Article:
September 12, 1983 12:00 PM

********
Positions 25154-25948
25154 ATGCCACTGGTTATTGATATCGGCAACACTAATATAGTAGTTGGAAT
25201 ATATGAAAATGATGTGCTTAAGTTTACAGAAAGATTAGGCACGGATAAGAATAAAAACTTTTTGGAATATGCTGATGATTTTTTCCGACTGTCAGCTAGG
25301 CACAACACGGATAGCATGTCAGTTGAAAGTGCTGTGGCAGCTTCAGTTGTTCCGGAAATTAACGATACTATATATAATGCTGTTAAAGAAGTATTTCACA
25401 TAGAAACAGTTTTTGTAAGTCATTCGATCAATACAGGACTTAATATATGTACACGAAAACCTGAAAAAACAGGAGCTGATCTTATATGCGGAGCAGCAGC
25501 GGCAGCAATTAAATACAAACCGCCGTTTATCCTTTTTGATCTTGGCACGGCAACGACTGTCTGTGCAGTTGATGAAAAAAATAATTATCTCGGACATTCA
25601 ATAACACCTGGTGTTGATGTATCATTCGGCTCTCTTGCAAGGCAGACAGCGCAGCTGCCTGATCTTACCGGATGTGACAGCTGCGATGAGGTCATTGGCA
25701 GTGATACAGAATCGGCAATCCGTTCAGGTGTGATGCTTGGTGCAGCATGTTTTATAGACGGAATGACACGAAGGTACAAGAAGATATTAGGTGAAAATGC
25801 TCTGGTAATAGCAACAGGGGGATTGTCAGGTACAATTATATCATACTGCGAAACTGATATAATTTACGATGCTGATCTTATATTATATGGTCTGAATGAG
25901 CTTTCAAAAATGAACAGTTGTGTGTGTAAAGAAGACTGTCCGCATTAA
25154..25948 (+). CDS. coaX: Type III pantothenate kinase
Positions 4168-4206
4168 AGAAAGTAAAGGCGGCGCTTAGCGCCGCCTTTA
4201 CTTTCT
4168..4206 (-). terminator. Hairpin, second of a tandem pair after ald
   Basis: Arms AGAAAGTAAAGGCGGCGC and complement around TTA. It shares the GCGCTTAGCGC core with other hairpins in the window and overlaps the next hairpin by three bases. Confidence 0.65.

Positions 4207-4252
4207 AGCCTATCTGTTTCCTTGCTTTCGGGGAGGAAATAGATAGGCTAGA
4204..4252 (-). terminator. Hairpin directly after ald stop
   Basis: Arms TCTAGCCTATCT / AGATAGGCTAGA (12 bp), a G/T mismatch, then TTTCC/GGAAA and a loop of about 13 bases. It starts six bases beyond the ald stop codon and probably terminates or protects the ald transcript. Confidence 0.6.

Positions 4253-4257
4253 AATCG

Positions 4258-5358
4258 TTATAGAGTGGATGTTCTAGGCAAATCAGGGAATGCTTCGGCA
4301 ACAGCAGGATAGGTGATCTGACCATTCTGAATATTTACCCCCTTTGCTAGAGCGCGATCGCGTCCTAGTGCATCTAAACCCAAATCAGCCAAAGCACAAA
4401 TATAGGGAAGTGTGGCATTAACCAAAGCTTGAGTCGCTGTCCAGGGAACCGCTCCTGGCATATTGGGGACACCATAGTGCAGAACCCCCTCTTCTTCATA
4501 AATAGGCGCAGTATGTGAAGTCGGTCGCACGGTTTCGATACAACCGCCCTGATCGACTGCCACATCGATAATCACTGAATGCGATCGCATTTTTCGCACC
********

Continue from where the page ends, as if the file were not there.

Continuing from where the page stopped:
The plotting is most improbable: A pregnant woman, played by Nathalie (The Return of Martin Guerre) Baye, one of France’s finest actresses, is suddenly abandoned by her lover, Richard Bohringer (the wonderful hero in Diva). She jumps on a train headed south and is befriended by another pregnant woman and the woman’s husband. (The couple is on its way to meet the husband’s parents.) Suddenly the train crashes—and in the ensuing chaos, Baye is mistaken for the other pregnant woman who, along with her husband, has been killed. That’s only the beginning. The grief-stricken in-laws, having never met their daughter-in-law but believing she has survived the crash, come to visit Baye. They convince her to come home with them (her child has been born by this time) until she has recovered. Baye agrees—and in doing so decides to pretend she is in fact their daughter-in-law. The rest of the movie is pure Falcon Crest. Baye discovers that her new in-laws own a large vineyard in the Bordeaux section of France. Their surviving son, Francis Huster, is so smitten with Baye that he ditches his girlfriend, the ravishing Victoria Abril. Then we are treated to the usual mush—the lovers walking in the golden sunset, the lovers walking in the vineyard, the lovers swimming at a distant lake, the lovers running into each other’s arms at the least provocation. You half expect Jane Wyman or Joan Collins to come walking in at any minute to stir things up. Instead, Baye’s first lover suddenly reappears and demands money in exchange for his silence. Soap opera fans will love it. But the main reason to watch this movie is Baye herself—she’s always interesting, even in the midst of such silliness. (In French with English subtitles) (No Rating)

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